Paper – Frequently Asked Questions
Questions About Paper Coatings
An aqueous coating is a water-based coating with a matte or gloss finish which improves durability and protection.
Aqueous coatings offer good resistance to abrasive scuffing or rubbing and protects the surface from scratches, fingerprints, dirt, and smudging.
Coating finishes are applied after the ink. Coatings are used to enhance the appearance of graphics. They also protect the printed surface from scratching, marring, fingerprints and dirt by increasing rub and scuff resistance.
Coating finishes improve durability of the printed pieces during shipment through to the end use of items such as postcards, brochures, catalog covers, flyers, and product labels. Coating finishes can also be used to enhance economy-grade paper by improving gloss and providing a smoother touch.
Once the sheet is manufactured, an uncoated paper surface can be coated with white clay materials. The clay gives the paper a smooth feel by filling microscopic valleys on the paper surface.
The coating also limits the absorption of inks into the paper. Because the inks stay on the surface of the coating instead of soaking in, the ink appears richer, sharper and glossier. Text, images and photos stand out more than on uncoated. However, writing and ballpoint pen inks take longer to dry on coated paper and smudge easily. Less ink is needed on coated papers.
Coatings are offered in a range of reflectivity values including dull, matte, silk, satin or glossy. Reading text is easier when printed on dull or matt finishes. After printing images on dull or mat stock, a varnish can be applied to the picture areas to add gloss and make the pictures pop.
In overall UV coating, a matte, silk, satin, or glossy finish is applied to the entire printed sheet. The coating is applied and then exposed to an ultraviolet light which rapidly cures it and bonds it to the paper.
A matte, silk, satin or glossy finish can be applied to specific spots of the printed piece such as photographs or other graphic images.
Spot UV coating, like overall UV coating, is also rapidly dried and cured via ultraviolet light.
Print files must be prepared in advance to show the areas that will receive the coating.
For example, in the illustration below, the black indicates where a spot UV coating is to be applied on a printed sheet.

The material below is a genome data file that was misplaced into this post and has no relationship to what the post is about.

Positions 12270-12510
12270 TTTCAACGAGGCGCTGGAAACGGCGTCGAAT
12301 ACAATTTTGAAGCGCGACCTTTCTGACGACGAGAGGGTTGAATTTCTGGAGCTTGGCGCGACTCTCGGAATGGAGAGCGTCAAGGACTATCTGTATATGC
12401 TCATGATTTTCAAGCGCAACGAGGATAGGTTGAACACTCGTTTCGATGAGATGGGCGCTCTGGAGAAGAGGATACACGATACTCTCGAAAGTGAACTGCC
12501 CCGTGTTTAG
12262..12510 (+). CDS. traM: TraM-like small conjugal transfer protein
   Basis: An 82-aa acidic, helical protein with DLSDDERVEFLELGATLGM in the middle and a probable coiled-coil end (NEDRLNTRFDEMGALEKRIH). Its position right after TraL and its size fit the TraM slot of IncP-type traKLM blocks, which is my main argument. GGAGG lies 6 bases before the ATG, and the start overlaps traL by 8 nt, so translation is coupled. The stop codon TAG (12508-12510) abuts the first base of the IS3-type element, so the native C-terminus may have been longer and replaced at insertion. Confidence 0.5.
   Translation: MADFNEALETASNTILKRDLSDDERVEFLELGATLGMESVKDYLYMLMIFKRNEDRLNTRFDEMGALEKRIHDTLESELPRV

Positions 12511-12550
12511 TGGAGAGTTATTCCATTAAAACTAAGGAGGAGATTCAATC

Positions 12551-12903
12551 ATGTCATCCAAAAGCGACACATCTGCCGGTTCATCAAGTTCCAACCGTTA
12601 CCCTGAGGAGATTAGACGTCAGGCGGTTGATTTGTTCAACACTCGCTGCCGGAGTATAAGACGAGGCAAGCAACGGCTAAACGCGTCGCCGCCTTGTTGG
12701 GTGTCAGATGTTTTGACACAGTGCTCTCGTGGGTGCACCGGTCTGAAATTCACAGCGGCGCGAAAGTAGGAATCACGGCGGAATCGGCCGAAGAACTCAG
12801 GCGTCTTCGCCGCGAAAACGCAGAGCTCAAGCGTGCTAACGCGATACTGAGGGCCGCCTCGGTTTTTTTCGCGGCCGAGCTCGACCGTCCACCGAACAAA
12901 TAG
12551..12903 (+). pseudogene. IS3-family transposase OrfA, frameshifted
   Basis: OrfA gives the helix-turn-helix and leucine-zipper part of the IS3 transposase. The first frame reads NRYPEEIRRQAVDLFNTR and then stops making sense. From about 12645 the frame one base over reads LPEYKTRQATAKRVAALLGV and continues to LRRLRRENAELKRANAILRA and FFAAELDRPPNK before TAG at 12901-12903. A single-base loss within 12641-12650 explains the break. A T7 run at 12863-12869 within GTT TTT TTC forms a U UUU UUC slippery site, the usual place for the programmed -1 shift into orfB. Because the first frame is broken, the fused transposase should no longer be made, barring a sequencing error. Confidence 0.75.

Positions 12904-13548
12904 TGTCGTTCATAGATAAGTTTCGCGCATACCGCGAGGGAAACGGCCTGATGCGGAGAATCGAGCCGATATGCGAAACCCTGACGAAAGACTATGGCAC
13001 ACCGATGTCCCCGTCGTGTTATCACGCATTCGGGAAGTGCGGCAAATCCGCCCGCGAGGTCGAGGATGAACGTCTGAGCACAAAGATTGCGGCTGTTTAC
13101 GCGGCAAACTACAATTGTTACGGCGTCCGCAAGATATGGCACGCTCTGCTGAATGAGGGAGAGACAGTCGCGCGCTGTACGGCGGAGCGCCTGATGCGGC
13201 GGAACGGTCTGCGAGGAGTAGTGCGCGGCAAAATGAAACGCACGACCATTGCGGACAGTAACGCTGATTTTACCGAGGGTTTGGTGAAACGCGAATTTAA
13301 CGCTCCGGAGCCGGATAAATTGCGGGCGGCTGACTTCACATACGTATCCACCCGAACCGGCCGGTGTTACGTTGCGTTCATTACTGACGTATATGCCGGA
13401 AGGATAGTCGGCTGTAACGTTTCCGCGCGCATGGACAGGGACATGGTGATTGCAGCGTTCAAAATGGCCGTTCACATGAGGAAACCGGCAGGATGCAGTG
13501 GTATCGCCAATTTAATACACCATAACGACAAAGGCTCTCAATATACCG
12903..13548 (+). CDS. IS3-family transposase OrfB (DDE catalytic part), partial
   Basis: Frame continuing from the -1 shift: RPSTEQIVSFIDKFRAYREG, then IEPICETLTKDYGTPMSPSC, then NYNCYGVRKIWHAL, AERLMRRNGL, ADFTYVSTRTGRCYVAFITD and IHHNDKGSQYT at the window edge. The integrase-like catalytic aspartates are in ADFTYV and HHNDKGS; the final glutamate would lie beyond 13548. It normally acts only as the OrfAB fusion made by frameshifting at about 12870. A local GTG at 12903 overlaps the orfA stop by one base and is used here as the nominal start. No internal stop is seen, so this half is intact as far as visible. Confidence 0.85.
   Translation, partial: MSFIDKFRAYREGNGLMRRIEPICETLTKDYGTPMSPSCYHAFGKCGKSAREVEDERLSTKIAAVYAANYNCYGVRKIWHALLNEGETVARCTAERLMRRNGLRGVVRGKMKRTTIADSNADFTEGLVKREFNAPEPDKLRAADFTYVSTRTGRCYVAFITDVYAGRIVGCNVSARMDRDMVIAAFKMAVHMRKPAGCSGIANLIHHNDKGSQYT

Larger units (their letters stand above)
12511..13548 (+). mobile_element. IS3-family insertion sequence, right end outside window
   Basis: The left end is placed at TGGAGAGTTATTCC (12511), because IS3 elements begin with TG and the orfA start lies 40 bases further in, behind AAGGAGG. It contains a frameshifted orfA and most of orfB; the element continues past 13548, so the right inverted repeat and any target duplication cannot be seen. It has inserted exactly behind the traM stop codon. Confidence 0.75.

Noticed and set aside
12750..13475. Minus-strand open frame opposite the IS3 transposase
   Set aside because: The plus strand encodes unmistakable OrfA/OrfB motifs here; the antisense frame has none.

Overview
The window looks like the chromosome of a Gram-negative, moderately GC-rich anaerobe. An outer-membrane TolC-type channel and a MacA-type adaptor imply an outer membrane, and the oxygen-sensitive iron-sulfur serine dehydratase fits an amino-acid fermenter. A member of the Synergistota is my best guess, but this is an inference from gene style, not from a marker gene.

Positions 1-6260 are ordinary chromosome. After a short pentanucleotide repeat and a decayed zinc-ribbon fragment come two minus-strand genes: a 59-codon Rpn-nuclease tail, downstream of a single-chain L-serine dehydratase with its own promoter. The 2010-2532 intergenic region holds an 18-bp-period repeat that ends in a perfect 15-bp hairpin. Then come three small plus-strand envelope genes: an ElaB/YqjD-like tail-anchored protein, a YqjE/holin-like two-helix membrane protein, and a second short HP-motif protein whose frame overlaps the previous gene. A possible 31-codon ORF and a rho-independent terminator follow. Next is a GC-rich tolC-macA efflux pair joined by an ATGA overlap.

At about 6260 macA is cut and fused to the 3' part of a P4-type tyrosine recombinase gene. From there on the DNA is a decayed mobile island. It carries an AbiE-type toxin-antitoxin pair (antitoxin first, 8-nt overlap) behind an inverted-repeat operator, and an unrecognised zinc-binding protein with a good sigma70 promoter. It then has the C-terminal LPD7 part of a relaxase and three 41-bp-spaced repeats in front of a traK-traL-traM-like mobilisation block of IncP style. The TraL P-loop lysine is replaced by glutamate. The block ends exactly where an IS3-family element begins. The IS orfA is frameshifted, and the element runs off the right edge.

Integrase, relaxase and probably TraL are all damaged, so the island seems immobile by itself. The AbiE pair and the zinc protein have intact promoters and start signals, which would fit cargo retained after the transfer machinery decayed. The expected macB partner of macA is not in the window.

“Uncoated finishing” is simply another way to say that a protective coating or varnish will not be applied to the printed piece.
The printed piece will consist only of paper and ink. The illustrations below show uncoated and coated papers without any coatings.
All paper stocks begin life without a coating. Uncoated paper is porous with an uneven, rough surface. As a result, uncoated paper is easier to write on as it absorbs ink readily and dries to the touch faster. However, the heavier ink absorption results in less rub resistance.
Uncoated stocks include bonds, offsets, card, and newsprint.
The illustration below is an illustration of the paper’s cross section.
Aqueous coatings are dried by hot air. UV coatings are dried and cured by ultraviolet light. UV coatings are tougher and more slippery than aqueous.
You can write on aqueous coating, but not on most UV coatings. UV coatings can achieve a higher gloss than aqueous.
Because of the differences in these coatings, it’s important for designers and manufacturers to communicate with their print vendors from the beginning of every project.
Aqueous coatings are less costly than varnish. Aqueous coatings dry in minutes while conventional varnishes need a few hours or days to dry.
Aqueous coatings don’t yellow with age while varnishes tend to take on a yellow tint.
Coated paper is produced at the paper mill with a smooth surface. Coated stocks have a range of reflectivity values including dull, matte, silk, satin or glossy.
A coating finish on the other hand is produced at the printing company. It’s a clear layer applied after the ink is printed. It enhances the visual appeal of printed graphics. Coatings also add various levels of durability, shine, and protection to the printed surface.
Paper with a gloss finish is shiny (it reflects a lot of light) while matte paper is flat and dull in appearance with little shine or light reflection.
Gloss stock makes colors look smoother, deeper, richer, with great color-contrast. Photos and graphics tend to look better on gloss stock, while text heavy documents and artwork generally are more visually appealing on matte papers.
Text is also easier to read on a matte finish. The softer dull surface of matte paper offers good color contrast and clarity.